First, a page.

The connected home has a huge problem. Very little few of the devices actually talk to one another. Thanks to competing communication protocols and companies creating proprietary ecosystems that only let their products talk to one another, users are forced to open multiple apps to have the home of the future. So some big names in tech are hoping to solve the fragmentation issue by forming an IoT alliance called the Open Connectivity Foundation. It's like the Super Friends but for smart bulbs.
Made up of Microsoft, Intel, Samsung, Qualcomm, Cisco, GE Digital and others, the foundation aims to create open-source protocols any manufacturer could implement into their products. The alliance hopes to achieve this regardless of a device's chipset or operating system. It also wants to make sure that anyone that wants to create an IoT device can use its protocols to connect to devices from larger companies. It's a lofty goal that's missing some key players already in the space including Apple, Google, Philips and WeMo.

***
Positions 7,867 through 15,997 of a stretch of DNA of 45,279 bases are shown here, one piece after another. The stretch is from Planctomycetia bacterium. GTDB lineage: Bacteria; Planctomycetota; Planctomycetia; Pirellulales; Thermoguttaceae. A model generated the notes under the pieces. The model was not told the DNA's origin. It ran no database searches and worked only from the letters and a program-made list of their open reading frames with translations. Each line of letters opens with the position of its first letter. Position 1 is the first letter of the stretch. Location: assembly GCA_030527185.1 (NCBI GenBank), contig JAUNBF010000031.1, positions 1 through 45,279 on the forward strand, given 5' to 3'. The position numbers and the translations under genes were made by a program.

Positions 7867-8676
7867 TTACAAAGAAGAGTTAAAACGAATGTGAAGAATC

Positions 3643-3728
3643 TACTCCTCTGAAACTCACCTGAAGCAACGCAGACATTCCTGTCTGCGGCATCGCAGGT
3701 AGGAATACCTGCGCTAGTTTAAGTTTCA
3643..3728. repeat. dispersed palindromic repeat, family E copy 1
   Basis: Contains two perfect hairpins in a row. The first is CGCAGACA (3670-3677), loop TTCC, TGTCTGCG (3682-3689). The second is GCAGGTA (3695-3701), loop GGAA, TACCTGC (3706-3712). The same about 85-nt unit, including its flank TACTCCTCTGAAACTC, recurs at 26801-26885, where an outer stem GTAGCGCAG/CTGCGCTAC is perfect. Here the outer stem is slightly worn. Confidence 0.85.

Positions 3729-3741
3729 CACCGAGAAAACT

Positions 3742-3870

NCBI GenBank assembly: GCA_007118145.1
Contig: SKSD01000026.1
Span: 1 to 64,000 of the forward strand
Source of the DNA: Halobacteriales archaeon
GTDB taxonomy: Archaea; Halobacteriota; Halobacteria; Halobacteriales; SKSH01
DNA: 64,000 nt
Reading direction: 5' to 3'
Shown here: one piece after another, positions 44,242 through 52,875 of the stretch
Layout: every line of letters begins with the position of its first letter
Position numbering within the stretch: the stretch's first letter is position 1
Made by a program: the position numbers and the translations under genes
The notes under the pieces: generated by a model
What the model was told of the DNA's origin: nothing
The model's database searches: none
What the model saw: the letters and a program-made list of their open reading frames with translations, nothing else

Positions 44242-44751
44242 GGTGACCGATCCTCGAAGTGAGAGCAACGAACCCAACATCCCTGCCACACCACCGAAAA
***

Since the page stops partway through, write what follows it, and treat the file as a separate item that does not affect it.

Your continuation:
Apple's HomeKit does the same thing, but requires manufacturers to use select secure chipsets. And of course, it only works on iOS devices. Google's Brillo and communication protocol Weave (done in partnership with Intel and Qualcomm) hasn't actually gotten off the ground yet and is still inviting developers to try it out.
If OCF can do what Apple does but without the need to own an iPhone, it might be exactly what the connected home needs. A way to truly connect.